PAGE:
Woodstove Festival will bring diverse performances to downtown Cumberland

The Woodstove Music & Arts Festival takes place this weekend, Nov. 3 to 5 in downtown Cumberland, on unceded K’ómoks First Nation territory. The non-profit festival is run by Cumberland Community Culture and Arts Society and showcases poetry, theatre, stand-up comedy and workshops as well as music.

Check out the full schedule here. Here’s a round-up of some upcoming festival highlights.

Saltwater Hank brings songs in Sm’algya̱x to the Woodstove stage

Ts’msyen musician Saltwater Hank will perform a Friday night set into the wee hours of Saturday morning at Buchanan Hall. He will be promoting his new Sm’algya̱x-language record.

Though he heard Sm’algya̱x spoken around him as a baby, and started picking up the language as a teenager, it’s only in the last six years that Ts’msyen musician Wil Uks Batsga G̱a̱laaw (Jeremy Pahl) — also known as Saltwater Hank — has learned to speak his traditional language more or less fluently.

His next step was to record an entire album in Sm’algya̱x, the language spoken by Ts’msyen First Nation peoples, whose territory spans the northwest coast next to Haida Gwaii.

The album, G̱a̱l’üünx wil lu Holtga Liimi, was released on July 1 to coincide with Canada Day, as an Indigenous act of resistance.

“The way that I see it is, we have way too much English language material already — anybody that wants to learn the English language can go all over Spotify and most of the music in the world is in English. I am contributing nothing if I am continuing to write in English,” he says, adding that he primarily learned through immersion by speaking with elders.

[read the full story]

Acclaimed Inuvialuit musician Willie Thrasher to perform with Linda Saddleback

Nanaimo-based Inuvialuit musician Willie Thrasher will be playing a set with his partner Linda Saddleback at Woodstove on Friday at 8 p.m. at Moon Records, as part of Woodstove.

Thrasher was honoured on Oct. 14 with a 2023 Western Canadian Music Association (WCMA) heritage award at a ceremony in Kelowna during the association’s industry awards brunch.

Originally from Aklavik, Northwest Territories, Thrasher has recorded solo and with bands such as The Cordells, Amarok, Mouse Pack and Red Cedar, and shared stages with Gordon Lightfoot, Colin James, Buffy Sainte-Marie, Bonnie Raitt, Willy Dunn and Pete Seeger. In 1979, he was the focus of a CBC special and recorded three albums of original material.

Thrasher experienced a resurgence of interest in his music in 2015 when curator, music journalist and DJ Kevin Howe — who spent more than a decade leafing through record store catalogues and combing the Internet, looking for music from forgotten Indigenous musicians across North America — released a series of compilation albums through his label, Light in the Attic.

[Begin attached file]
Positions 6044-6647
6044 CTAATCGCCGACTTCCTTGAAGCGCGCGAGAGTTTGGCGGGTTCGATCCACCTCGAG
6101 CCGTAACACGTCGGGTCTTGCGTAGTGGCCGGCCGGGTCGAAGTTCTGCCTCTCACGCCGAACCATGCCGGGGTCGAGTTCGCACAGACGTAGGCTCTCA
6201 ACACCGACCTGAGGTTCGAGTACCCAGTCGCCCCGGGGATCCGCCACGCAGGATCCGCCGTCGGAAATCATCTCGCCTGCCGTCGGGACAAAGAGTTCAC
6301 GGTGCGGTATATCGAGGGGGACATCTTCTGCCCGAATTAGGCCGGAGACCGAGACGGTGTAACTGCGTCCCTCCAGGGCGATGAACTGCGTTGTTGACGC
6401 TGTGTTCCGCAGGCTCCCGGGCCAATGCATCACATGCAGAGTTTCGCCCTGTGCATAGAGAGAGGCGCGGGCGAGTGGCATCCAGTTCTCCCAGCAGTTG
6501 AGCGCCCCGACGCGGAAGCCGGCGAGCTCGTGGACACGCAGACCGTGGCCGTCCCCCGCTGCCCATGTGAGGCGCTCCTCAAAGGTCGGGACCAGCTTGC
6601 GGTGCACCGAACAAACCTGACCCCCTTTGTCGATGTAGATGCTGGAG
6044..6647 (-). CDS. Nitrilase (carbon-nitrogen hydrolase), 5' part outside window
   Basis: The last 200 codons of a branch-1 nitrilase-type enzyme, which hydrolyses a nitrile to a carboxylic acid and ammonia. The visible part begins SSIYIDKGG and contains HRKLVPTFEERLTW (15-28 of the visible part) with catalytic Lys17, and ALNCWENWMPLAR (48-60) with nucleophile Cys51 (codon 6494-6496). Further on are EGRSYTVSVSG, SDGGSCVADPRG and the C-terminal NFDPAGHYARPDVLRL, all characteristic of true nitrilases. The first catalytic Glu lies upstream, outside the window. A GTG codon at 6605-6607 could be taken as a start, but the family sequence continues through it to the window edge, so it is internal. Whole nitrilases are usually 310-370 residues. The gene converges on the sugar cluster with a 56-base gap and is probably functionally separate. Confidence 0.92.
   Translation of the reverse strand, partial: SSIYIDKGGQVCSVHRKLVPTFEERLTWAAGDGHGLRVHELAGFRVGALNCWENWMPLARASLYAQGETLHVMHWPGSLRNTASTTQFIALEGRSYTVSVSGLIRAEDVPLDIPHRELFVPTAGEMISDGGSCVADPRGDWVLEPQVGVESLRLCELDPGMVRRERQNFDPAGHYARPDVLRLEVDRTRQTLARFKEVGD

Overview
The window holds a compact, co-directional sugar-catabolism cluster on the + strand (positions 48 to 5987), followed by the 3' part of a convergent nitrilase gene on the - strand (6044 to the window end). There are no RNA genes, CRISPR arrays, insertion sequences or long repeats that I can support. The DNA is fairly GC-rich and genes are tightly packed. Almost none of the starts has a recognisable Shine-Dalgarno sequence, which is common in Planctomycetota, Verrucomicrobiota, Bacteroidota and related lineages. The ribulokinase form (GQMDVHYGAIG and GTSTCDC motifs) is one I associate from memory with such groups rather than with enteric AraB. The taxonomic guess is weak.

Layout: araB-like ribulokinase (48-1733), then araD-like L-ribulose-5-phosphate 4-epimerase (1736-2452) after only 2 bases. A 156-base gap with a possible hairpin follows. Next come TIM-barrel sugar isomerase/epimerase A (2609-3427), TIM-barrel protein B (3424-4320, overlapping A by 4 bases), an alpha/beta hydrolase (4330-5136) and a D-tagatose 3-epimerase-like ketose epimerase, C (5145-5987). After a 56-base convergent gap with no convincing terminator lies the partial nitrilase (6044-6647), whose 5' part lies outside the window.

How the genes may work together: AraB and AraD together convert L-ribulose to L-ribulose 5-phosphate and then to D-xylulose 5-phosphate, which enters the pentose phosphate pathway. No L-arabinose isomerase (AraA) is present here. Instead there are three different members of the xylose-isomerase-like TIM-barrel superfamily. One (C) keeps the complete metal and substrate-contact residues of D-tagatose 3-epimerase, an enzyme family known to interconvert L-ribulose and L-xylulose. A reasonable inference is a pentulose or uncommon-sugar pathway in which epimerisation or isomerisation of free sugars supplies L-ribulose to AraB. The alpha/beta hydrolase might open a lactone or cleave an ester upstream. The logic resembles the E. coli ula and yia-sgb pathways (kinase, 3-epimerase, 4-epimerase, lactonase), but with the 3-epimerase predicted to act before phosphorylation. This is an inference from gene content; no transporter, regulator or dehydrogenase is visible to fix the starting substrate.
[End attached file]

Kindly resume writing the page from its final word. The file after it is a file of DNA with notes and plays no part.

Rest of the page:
The following year, Thrasher was back in the spotlight when Native North America Vol. 1: Aboriginal Folk, Rock and Country 1966-1985, which featured three of his songs, was nominated for a Grammy Award for best historical album.

Cumberland’s Forest Stories Theatre presents: Witches!

Amidst the Woodstove Festival performances is Forest Stories Theatre, an environmental theatre troupe consisting of kids in grades seven and eight who have been acting together since grade one.

The troupe, which is part of Cumberland Community Forest Society (CCFS), tells stories that revolve around mythology, folk fables and nature. This year, given the proximity to Halloween, the theme is witches.

Meaghan Cursons, executive director of Cumberland Community Forest Society and producer and director of the troupe, says that this year’s play looks at the theme of witches from an ecofeminist perspective.

“We start to unpack: Why is it that these witch stories are all about the wicked witches? And what other stories might be hidden in there? Like teachings from our mothers and grandmothers.”

Cursons said that the CCFS has always valued creativity and play in its activism. She said that the playfulness and creativity that kids naturally have is important to the organization.

“It’s important to capture the imagination of the next generation,” she said.

Woodstove Festival passholders can catch Witches on Friday, Nov. 3, 7 p.m. at Weird Church. Or, catch the encore performance on Wednesday, Nov. 8, 7 p.m. at Weird Church.

[Read the full story]

Madeline Dunnett, Local Journalism Initiative Reporter and Julie Chadwick, The Discourse